Buy this book on amazon

 

The Metabolic Landscape, Gina Glover, Geof Rayner & Jessica Rayner

tumblr_inline_nezerhgsuu1qk1n2b

Perception, practice and the energy transition.

Published in 2015, The Metabolic Landscape is a beautifully illustrated, fascinating and engaging exploration of the unfolding relationship between energy and the landscape, and our interpretation of it.
Humankinds search for more powerful sources of energy to sustain an urbanising existence has created an energy transition that, while hugely beneficial to human existence, is now being identified as a source of harm. Just as metabolic disease refers to energy-sourced medical problems, so too the planet, the authors propose, is showing increasing signs of metabolic distress.

The Art of Life – Understanding how participation in arts and culture can affect our values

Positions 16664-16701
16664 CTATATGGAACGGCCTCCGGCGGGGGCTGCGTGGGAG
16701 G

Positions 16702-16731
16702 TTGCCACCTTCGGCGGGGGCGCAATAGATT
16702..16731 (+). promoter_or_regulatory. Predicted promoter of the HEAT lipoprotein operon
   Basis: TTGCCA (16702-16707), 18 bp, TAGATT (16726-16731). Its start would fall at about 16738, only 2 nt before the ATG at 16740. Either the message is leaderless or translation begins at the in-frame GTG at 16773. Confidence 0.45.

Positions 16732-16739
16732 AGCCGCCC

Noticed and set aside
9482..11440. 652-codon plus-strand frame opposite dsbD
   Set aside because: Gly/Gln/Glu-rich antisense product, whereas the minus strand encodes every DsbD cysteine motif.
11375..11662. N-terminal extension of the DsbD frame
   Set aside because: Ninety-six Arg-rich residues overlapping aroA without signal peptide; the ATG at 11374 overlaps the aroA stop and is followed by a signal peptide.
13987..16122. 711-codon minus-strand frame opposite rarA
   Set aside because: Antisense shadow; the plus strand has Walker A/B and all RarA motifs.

“We need new ideas, we need new ways of doing things and we need a whole new way of approaching each other with much more empathy and understanding. This means that the rest of society really needs to focus on the world of art and culture as a vital source for not only solutions, but also ways of finding solutions… and a whole new concept of what a valuable life really means.” Uffe Elbaek, former Danish Minister of Culture

 

Last year the Future Generation Art Prize was created to help younger artists participate in the cultural development of societies in global transition. On launching the Prize, founder Victor Pinchuk said, “I believe artists can show our world of tomorrow better than politicians and analysts”.

Can we transition the values of our society and economy within a generation? We surely need to give it our best shot, armed with sharp insight into what makes a real difference.  Our customs, behaviours, and values are by-products of our culture. No one is born with greed, prejudice, bigotry and hatred; these are all learned behaviour patterns. We need to find more and better ways to learn from and understand each other, contest and disrupt vested interests and imagine and create more sustainable ways of living.